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Chronic Pain Disrupts Concentration and Job Performance

Everyone experiences pain, but for some people, it is a constant companion. Low back pain from injury, joint pain from aging and arthritis, and cancer pain are just some of the kinds of chronic pain that are common and difficult to treat.

Doctor Bruce Dick, a pain researcher at the University of Alberta hospital in Edmonton, Canada, is interested in how the experience of pain can disrupt patients' lives. "One of the effects that we see over and over in clinical settings is that people will complain that it is so hard for them to function at work, to function in day to day tasks and even do things like read a novel because of how disruptive their pain has been."

To assess the extent of that disruption, Dick and his colleagues recruited patients from their pain clinic and had them perform memory and cognition tests while they had pain, and after they were treated for their complaints.

"What we were quite interested to find was that quite a significant proportion of the people in our study with pain had fairly marked cognitive disruption by pain, meaning their ability to concentrate and their function in day to day memory tasks was actually quite impaired," he reports. "Two-thirds of the population actually had impaired scores. One-third of our group had significantly impaired scores in a number of different measures."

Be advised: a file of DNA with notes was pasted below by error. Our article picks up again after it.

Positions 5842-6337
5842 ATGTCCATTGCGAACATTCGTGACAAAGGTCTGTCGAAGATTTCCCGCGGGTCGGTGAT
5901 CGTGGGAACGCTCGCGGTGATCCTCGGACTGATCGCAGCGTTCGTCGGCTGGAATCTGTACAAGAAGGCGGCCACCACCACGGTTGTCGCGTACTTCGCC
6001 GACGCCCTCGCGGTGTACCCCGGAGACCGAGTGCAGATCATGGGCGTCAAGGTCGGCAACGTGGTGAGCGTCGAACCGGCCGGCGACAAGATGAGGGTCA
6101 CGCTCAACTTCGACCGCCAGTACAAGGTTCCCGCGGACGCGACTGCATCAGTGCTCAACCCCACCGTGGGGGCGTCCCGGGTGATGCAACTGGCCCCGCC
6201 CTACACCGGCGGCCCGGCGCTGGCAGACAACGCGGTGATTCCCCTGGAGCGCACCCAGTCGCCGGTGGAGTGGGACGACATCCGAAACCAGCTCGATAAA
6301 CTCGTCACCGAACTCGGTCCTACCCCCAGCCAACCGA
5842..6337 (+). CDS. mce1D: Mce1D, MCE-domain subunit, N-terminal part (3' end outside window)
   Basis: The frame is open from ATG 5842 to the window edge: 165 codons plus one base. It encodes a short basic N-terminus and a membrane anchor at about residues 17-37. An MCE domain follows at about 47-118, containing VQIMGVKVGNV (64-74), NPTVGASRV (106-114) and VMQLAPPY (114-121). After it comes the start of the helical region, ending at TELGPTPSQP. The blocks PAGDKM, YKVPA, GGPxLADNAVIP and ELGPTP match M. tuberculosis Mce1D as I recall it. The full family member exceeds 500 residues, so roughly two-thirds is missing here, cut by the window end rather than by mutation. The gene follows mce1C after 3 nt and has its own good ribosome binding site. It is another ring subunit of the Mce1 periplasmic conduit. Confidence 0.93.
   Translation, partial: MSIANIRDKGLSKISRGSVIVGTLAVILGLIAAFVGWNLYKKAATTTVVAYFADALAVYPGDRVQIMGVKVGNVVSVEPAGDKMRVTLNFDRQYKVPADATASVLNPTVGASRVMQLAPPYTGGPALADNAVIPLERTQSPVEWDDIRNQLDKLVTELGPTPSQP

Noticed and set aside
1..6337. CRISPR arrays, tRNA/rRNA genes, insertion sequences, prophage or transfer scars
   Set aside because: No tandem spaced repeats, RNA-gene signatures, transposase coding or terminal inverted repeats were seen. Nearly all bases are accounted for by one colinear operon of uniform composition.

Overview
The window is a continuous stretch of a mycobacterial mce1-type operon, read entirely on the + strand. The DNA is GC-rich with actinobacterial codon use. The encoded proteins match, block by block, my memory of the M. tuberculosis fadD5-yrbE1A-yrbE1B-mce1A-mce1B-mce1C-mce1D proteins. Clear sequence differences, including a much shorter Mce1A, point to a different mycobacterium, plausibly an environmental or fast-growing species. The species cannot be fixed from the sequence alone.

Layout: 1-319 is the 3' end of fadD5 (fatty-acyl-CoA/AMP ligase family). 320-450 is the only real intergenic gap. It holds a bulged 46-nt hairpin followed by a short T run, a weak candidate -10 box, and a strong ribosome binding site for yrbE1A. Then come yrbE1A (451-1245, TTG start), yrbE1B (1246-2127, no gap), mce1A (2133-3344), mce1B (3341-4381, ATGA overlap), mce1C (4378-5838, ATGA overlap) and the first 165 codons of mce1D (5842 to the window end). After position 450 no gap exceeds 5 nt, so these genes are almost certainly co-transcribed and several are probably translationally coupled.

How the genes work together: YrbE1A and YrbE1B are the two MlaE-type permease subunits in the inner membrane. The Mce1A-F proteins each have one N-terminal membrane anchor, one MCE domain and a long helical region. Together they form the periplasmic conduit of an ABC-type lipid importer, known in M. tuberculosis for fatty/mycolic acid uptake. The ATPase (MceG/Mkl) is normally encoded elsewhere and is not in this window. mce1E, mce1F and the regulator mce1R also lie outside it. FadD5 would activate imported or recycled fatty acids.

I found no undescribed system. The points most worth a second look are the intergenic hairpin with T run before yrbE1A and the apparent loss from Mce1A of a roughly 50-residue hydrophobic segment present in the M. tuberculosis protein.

One of the most impaired functions was the ability to multi-task, that is, to do several things at once. People experiencing chronic pain reported they couldn't concentrate at work, and were so distracted they couldn't remember simple things like a familiar phone number.

Dick says this study adds to the growing body of research that is helping doctors and policy makers understand pain and its effects, but admits, "I think we have a long way to go before we as health care providers and as a society really recognize the costs that pain has on an individual, and I think, thereby on society."

Dick says he'd next like to use brain-imaging tools to examine what parts of the brain are undergoing changes when a person feels pain. His current research is published in the journal Anesthesia and Analgesia.